Practitioners Take Huge Risks Dealing With Rogue Drug Compounders

December 2017 | Volume 16 | Issue 12 | Editorials | 1308 | Copyright © December 2017

Sheldon Bradshaw JD

FDA and Life Sciences Practice Group, King & Spalding,Washington, DC

understood; it was manufacturing unapproved duplicates of FDA-approved drugs and distributing them for a large-scale market without first receiving valid prescriptions for the individual drugs.” During a May 26, 2017, Congressional hearing, Dr. Gottlieb signaled to proponents of loosening compounding restrictions that for there to be changes, Congress would have to “revisit it as a matter of statute.”On June 26, 2017, Dr. Gottlieb issued yet another statement reiterating the “importance of the [DQSA] and overseeing the safety of compounded drugs.” His statement noted that the FDA had conducted more than 400 inspections, including 109 inspections of outsourcing facilities; issued more than 150 warning letters advising compounders of significant violations of federal law; issued more than 50 letters referring inspectional findings to state regulatory agencies; overseen over 125 recalls involving compounded drugs; and worked with the Department of Justice on a number of civil and criminal enforcement actions. He also noted that the FDA has issued 21 draft guidance documents, ten final guidance documents, three proposed rules, a final rule, and a draft memorandum of understanding.Caveat EmptorSelling or administering compounded drugs produced in violation of federal law puts practitioners (and their patients) at serious risk. Given the current enforcement posture of the FDA, the potential rewards available to whistleblowers, and the press’ hunger for sensational news stories, the question isn’t whether, but when, the FDA, medical licensing boards, and the public will find out about unlawful compounding activities. Practitioners should take all precautions to insulate their patients and practices from these activities. When FDA goes after an illegal drug compounder, it can be expected to look for the compounder’s customer list. Practitioners who are purchasing these illegally compounded drugs should immediately stop doing so. And, in light of the government’s vigorous enforcement of anti-fraud rules against rogue drug compounding, practitioners who have done business with these compounders should also talk to their lawyers.Sheldon Bradshaw served as Chief Counsel of the United States Food and Drug Administration from 2005-2007. He currently is a partner in the FDA and Life Sciences Practice Group at King & Spalding.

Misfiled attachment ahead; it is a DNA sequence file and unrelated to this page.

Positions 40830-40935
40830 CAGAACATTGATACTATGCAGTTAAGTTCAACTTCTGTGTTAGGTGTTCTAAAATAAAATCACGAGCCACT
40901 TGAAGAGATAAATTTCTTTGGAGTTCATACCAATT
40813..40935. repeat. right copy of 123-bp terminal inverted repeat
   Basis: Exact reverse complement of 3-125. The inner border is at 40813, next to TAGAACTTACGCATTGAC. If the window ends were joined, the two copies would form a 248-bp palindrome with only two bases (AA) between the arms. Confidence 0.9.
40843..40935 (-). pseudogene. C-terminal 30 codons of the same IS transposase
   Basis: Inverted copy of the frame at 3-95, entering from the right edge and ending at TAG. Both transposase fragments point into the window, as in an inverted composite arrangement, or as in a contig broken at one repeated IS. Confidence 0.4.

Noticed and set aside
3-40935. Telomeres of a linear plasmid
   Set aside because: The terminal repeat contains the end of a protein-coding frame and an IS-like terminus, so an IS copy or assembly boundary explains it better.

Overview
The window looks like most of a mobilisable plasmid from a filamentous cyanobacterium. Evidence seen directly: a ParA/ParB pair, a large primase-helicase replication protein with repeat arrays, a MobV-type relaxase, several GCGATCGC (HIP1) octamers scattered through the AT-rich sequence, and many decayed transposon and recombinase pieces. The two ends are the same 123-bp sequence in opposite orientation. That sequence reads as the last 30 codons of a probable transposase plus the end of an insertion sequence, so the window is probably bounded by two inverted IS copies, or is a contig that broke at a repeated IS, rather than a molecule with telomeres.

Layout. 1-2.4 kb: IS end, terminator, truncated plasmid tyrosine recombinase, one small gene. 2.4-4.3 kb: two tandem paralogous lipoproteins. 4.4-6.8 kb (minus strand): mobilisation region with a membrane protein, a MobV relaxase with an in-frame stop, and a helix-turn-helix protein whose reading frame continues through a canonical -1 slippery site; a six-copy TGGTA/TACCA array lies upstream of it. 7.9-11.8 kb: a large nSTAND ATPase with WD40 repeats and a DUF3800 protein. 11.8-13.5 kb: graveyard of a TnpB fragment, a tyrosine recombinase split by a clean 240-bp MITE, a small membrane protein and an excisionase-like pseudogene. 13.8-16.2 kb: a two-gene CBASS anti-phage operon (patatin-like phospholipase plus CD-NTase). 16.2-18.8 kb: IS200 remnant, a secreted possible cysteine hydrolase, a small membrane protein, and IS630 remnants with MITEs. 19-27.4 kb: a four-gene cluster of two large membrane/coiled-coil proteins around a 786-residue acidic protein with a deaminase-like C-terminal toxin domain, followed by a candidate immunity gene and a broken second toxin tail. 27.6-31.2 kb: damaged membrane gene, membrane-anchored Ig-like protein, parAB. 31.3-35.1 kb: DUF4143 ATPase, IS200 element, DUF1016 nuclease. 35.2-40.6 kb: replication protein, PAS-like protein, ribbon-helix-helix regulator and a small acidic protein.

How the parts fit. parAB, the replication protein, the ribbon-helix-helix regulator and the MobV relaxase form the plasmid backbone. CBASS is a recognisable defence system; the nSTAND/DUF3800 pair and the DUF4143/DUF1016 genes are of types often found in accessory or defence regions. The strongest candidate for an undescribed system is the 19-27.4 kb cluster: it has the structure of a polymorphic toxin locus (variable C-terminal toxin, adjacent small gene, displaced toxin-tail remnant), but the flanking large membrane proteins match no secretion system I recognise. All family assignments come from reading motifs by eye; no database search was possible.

AUTHOR CORRESPONDENCE

Sheldon Bradshaw JD sbradshaw@kslaw.com